“He shall not judge by what his eyes see or decide by what his ears hear; but with righteousness, he shall judge the poor and decide with equity for the meek of the earth.”
There is an internet video clip that shows a large group of young adults lined up on a field to begin a running race. The winner of the race will be given one hundred dollars. The person who is organizing the race says that before the race begins, he gives a series of instructions that apply only to some participants. “Take two steps forward if your parents are still married. Take two steps forward if you grew up in a family with a father figure. Take two steps forward if you never had to worry about where your next meal was coming from … Before anyone actually starts to run, some of the competitors are more than halfway to the finish line.
That video, like today’s reading from Isaiah, invites us to pay attention to the fact that too often we judge people only by the end result: who gets to the finish line first? We assume that the person with the best job or the most friends must be the more deserving person. We assume that the one with addictions or the one in jail must be less deserving. We tend to be in favor of laws and policies that support and promote the people we view as more deserving and punish those who we deem to be less deserving. We rarely ask: where did they start? How much did they have to overcome? How much have they suffered because of the sins of others?
Some time ago I met a man who committed a horrible crime in his youth. He does not try to make excuses for what he did. It was wrong, absolutely wrong! But it was an act that was not very different from things that he had seen around him as he was growing up. He used violence to get what he wanted because that was all he had ever experienced. Growing up, if someone wanted something from him, the request for that something came with yelling or with swearing, with a fist or with a boot. He was arrested, convicted and sent to jail. In jail he found faith. He came to believe that God understood all that he had suffered, and that God loved him and wanted to free him from the never-ending cycle of suffering. Because of that faith, he began to change. Instead of trying to gain power over others, he developed compassion for them. He began to value peace and compassion over violence and force. But many people do not want to see the man he is now, they focus on the fact that he deserves punishment for who he was. Maybe before I met him, I too would have been one of those people.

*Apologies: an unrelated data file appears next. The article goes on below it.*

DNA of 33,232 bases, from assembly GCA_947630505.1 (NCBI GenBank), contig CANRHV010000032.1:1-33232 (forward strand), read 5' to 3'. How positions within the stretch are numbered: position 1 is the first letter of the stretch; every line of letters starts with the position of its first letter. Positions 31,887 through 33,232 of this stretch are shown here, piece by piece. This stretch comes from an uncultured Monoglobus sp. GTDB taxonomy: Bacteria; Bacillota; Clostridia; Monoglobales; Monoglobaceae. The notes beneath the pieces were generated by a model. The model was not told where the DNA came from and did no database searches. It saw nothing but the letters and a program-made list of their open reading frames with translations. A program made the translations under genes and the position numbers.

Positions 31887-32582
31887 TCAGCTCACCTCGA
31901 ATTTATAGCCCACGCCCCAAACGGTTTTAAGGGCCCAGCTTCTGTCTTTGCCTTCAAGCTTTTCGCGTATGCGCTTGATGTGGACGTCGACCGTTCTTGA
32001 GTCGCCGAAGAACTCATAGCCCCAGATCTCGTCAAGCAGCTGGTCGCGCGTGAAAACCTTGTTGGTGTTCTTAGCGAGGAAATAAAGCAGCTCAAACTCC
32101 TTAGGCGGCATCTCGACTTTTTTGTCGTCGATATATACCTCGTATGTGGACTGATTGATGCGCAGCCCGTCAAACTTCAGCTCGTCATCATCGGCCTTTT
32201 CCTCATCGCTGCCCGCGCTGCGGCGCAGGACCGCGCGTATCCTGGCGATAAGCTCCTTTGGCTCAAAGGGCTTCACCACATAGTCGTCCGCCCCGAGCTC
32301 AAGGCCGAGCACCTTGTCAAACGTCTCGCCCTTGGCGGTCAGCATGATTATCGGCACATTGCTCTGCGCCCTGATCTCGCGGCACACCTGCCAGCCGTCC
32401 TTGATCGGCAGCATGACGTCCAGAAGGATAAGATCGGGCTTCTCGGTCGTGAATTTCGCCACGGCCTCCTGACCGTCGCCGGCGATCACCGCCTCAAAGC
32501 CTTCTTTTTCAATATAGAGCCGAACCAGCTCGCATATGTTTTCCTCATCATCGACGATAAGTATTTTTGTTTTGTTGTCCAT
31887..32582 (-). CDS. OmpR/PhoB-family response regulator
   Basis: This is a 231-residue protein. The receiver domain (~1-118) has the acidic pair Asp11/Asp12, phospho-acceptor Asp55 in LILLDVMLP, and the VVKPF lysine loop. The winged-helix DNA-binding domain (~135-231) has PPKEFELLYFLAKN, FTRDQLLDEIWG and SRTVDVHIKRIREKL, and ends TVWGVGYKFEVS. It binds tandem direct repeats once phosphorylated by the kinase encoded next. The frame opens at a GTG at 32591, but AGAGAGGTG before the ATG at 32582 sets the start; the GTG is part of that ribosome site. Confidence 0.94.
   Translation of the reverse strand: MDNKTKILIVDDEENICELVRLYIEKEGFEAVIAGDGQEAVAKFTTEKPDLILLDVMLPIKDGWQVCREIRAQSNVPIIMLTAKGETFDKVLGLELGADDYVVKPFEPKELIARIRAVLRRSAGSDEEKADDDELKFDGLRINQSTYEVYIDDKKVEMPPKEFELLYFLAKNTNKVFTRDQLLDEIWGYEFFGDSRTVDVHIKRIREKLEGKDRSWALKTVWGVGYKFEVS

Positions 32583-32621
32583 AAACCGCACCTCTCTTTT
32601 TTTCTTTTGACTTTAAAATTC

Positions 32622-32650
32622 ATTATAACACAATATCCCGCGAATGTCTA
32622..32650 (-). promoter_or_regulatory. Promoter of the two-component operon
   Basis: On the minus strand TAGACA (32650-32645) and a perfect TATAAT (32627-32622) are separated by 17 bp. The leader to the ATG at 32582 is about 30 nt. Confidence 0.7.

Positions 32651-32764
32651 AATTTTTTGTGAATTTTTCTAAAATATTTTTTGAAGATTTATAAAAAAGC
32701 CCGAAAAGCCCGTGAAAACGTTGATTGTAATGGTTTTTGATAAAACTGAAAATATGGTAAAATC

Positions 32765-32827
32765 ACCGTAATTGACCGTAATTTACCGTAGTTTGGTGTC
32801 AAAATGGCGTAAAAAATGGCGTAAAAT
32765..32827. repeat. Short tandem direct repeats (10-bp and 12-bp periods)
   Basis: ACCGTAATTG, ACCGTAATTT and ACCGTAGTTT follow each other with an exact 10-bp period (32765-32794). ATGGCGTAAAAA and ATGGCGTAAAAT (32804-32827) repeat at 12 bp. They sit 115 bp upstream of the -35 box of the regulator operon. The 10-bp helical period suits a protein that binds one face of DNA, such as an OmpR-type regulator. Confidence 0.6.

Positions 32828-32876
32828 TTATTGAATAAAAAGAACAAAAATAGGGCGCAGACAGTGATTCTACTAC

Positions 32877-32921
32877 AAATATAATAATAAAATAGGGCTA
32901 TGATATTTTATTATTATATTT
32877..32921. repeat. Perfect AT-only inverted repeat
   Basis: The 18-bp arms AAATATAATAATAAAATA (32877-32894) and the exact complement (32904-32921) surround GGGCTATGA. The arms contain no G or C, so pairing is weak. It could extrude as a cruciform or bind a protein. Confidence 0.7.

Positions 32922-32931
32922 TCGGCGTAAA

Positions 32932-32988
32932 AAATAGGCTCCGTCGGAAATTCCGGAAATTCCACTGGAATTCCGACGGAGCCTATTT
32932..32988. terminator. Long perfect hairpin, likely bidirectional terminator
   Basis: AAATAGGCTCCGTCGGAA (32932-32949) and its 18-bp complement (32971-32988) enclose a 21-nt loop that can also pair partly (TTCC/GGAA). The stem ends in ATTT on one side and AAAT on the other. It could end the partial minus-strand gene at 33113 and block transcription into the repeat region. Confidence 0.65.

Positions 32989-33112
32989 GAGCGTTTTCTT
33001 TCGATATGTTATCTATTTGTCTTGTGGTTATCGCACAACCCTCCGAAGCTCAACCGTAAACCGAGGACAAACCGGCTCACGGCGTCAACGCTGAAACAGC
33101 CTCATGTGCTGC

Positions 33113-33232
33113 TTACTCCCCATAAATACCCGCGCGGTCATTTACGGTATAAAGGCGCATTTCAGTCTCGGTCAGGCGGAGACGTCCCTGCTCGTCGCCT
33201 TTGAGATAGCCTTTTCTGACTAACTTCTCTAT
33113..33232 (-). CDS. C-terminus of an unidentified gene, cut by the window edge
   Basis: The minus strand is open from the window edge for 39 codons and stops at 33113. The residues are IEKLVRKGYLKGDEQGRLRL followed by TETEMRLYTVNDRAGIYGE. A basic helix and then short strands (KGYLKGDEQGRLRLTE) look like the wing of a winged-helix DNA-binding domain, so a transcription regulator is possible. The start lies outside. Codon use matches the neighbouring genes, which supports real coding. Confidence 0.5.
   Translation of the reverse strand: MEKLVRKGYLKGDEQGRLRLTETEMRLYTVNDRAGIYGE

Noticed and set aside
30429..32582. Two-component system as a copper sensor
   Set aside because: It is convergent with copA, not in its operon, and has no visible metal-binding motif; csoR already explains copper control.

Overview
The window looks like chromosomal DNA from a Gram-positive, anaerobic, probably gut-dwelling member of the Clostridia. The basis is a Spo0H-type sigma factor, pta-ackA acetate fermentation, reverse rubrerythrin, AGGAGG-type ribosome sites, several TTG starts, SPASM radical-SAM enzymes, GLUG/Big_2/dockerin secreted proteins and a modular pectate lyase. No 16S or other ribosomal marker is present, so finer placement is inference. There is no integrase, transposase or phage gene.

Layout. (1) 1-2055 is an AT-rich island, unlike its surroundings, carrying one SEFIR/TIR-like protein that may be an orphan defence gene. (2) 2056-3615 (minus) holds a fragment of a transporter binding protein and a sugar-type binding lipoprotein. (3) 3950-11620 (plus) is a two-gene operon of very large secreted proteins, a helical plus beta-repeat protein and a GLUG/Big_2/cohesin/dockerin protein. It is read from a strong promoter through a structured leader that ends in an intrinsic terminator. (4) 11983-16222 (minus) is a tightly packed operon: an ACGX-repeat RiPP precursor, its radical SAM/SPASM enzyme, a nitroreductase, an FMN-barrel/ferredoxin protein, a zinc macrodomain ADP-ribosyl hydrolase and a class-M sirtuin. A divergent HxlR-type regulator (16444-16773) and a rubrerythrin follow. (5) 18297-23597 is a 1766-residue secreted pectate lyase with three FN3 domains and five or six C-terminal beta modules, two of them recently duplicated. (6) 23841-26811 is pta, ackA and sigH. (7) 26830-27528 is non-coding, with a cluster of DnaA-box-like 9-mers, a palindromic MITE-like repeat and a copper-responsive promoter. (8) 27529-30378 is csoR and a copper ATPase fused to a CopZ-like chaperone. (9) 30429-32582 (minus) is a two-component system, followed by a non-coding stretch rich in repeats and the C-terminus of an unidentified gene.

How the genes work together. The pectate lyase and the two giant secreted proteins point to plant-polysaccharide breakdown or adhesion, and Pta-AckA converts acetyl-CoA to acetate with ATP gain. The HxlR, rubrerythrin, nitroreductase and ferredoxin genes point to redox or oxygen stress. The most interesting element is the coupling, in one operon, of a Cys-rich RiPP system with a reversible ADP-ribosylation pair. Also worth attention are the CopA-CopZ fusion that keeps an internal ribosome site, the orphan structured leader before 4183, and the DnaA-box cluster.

But since I met him, I hear the words of Isaiah in a new way, not just as a metaphor for a distant peace, but as a call to see each other through the eyes of God. Isaiah says that when God judges, the wolf shall live with the lamb. The gentleman that I met would be considered a wolf by many, someone who should never be allowed a life outside of prison, yet he is a man who brings hope and healing to everyone he meets because he is someone who has truly recognized that real power lies in love and not in violence or anger. He has become like a lamb who provides what is needed and causes no harm.